A primary objective behind the
MPO's bicycle and pedestrian activities is to encourage these travel modes as commute alternatives to the automobile
in reaching their destinations. This not only helps to reduce traffic congestion, it reduces auto emissions, saves energy and creates a healthier population and improved quality of life for the County's residents. The MPO's Safety Pages provide additional information on bicycle and pedestrian safety with an emphasis on school-age children.
NEW FLORIDA LAW: STOP FOR PEDESTRIANS
State law was changed last year - effective July 1, 2008. Vehicles must now "STOP" for pedestrians when they are in a crosswalk with a permitting signal.
- New Pedestrian Law Summary
- New Pedestrian Law Memo
- New Pedestrian Law Language
- FDOT Interpretation of New Law "Legislative Changes Affecting Traffic Operations"
- St. Pete Beach Initiative
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County is nationally recognized for its extensive
trail system network, which includes the nationally recognized Fred
Marquis Pinellas Trail. This facility extends 37 miles from Tarpon Springs to St. Petersburg.
The Pinellas Trail and its connecting facilities include bridges over waterways,
connections to shopping and employment centers, parks,
schools and other centers of interest. An
important element in the planned trail network is the 20.6-mile
Trail, which when completed, will provide a north/south
in eastern Pinellas County. The Progress Energy Trail's northern end will connect with the
East Lake/Tarpon Springs section of the Pinellas Trail. The southern terminus will connect to the
planned Weedon Island Trail.
The Trailways Plan
also calls for a connection between the Progress
Energy Extension and the Friendship Trail
(Old Gandy Bridge), a multi-use recreational
trail spanning Tampa Bay with trail connections
in Hillsborough and Pinellas counties. This Plan is included as part of the regional trails map developed under the auspices of the Chairs Coordinating Committee.
Detailed information for Pinellas Trail users is available in the Guide to the Pinellas Trail.
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Suncoast Transit Authority (PSTA) is the
public transit provider in Pinellas County,
Florida, operating 163 buses, 20 trolleys
and the Suncoast
Beach Trolley. Regional programs include
express bus routes that travel between Pinellas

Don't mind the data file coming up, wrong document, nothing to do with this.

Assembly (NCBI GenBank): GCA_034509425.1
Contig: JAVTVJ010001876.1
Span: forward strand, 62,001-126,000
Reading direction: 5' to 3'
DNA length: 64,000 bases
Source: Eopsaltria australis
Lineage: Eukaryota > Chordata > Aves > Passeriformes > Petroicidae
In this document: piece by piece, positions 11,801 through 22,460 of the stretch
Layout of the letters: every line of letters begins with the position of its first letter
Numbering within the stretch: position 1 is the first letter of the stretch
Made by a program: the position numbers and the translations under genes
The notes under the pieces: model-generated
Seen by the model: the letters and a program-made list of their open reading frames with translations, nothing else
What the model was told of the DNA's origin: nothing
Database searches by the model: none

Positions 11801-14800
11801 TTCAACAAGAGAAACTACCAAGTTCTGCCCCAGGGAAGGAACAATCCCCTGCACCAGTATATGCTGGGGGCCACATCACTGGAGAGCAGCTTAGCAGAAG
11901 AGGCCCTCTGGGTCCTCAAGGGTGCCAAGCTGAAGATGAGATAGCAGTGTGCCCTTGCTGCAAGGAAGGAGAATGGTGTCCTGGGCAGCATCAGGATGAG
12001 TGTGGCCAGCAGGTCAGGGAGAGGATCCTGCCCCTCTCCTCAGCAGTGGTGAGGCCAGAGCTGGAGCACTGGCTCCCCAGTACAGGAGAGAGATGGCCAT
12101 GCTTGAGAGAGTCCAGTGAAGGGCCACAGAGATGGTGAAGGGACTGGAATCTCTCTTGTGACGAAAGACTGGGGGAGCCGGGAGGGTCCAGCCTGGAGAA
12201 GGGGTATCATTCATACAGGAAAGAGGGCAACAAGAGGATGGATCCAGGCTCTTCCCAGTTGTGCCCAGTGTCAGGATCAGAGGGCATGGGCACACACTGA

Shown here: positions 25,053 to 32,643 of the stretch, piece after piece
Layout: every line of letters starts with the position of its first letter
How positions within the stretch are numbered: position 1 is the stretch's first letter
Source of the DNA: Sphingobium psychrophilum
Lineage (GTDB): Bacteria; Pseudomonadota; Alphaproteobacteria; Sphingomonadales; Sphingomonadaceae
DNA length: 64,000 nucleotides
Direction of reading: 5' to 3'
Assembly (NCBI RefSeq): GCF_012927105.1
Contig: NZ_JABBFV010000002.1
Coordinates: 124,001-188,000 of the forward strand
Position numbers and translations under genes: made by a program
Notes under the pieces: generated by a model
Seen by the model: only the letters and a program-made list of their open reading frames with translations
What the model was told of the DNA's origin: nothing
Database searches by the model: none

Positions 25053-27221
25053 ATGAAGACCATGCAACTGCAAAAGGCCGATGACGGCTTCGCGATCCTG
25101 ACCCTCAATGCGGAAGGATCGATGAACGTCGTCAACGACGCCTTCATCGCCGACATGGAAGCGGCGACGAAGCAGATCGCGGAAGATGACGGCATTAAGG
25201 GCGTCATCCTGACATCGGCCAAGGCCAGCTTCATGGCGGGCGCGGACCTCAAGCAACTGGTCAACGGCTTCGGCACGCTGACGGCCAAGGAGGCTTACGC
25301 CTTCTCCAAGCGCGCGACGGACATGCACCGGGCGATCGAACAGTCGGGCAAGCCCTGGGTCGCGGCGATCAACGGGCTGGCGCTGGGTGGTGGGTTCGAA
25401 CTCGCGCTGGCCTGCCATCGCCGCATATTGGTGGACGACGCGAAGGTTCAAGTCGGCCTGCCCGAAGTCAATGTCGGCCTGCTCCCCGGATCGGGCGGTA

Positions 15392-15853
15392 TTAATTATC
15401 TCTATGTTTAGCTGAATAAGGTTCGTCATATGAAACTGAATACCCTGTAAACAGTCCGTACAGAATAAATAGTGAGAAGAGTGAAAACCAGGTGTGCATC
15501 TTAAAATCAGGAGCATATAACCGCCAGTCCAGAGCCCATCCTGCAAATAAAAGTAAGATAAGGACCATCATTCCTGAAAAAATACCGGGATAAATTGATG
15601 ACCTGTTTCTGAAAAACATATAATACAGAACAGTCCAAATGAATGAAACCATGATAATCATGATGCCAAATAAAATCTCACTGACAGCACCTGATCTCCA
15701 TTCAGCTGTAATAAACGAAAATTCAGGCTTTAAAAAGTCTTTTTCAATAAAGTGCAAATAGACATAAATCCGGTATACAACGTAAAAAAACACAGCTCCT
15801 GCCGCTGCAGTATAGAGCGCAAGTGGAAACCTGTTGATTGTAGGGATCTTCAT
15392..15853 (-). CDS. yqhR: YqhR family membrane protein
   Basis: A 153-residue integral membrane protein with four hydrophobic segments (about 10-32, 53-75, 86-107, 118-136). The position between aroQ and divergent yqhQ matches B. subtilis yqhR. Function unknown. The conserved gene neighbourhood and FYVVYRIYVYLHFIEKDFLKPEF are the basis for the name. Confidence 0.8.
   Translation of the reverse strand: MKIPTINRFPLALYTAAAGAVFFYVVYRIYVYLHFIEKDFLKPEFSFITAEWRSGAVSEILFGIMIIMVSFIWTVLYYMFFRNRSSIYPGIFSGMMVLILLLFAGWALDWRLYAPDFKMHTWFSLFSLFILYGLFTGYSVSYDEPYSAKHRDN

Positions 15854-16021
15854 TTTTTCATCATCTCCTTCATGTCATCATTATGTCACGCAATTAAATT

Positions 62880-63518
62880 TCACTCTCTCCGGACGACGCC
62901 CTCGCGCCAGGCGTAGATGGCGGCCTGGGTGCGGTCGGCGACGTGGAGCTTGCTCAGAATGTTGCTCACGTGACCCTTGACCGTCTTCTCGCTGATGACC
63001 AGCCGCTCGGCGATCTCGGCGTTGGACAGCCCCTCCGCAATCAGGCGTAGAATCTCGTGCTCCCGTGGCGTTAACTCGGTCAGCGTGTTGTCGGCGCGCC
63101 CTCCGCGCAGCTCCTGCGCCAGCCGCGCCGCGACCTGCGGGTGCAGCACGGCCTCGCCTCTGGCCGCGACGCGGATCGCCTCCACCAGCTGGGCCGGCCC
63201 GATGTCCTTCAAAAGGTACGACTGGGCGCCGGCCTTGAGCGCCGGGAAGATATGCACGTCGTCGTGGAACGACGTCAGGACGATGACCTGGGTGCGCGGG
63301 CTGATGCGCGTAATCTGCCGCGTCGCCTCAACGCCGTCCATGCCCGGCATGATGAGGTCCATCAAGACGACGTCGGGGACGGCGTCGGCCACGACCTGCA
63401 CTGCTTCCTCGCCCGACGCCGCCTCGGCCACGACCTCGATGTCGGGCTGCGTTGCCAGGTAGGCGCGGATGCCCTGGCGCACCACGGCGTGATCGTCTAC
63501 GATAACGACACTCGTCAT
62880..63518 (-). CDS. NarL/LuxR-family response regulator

County and Tampa, and Pinellas County to Pasco
County. A Bikes
on Buses Program permits riders to hang
their bikes on the front of buses for long
distance travel. With the new "Passport" bus travelers can pay one fare for a convenient
flash pass that gives riders unlimited access
to all services in both Pinellas and Hillsborough
(HART) transit systems for an entire calendar month.
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Disadvantaged (TD) Program
The state-funded TD Program provides low-cost, non-emergency transportation throughout Pinellas County to individuals who qualify as "transportation disadvantaged." To be qualified, a person must have no means of transportation, including family and friends, and an income no greater than 150 percent of the federal poverty level. With unlimited use bus passes (Go Cards), TD Program customers can receive transportation to anywhere a bus can take them for a reduced fee of $8.25 for a 31-day pass and $5 for a 10-day pass. For
those unable to ride the bus, non-emergency
service is provided by taxi cabs or wheelchair
accessible vans. Cost is $3 each one-way trip.
The PSTA is the designated Community Transportation Coordinator (CTC) for Pinellas County. As the CTC, PSTA is responsible for managing the TD Program.
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addition to the above planning areas, the MPO
works with the Tampa Bay Area Regional Transportation Authority (TBARTA) to promote commute alternatives to single occupant vehicle travel, which represents nearly 80 percent of all the vehicles on the State's roadways during peak hours of travel. These alternatives include carpools, vanpools, transit, teleworking and compressed/flexible work weeks coordinated by TBARTA.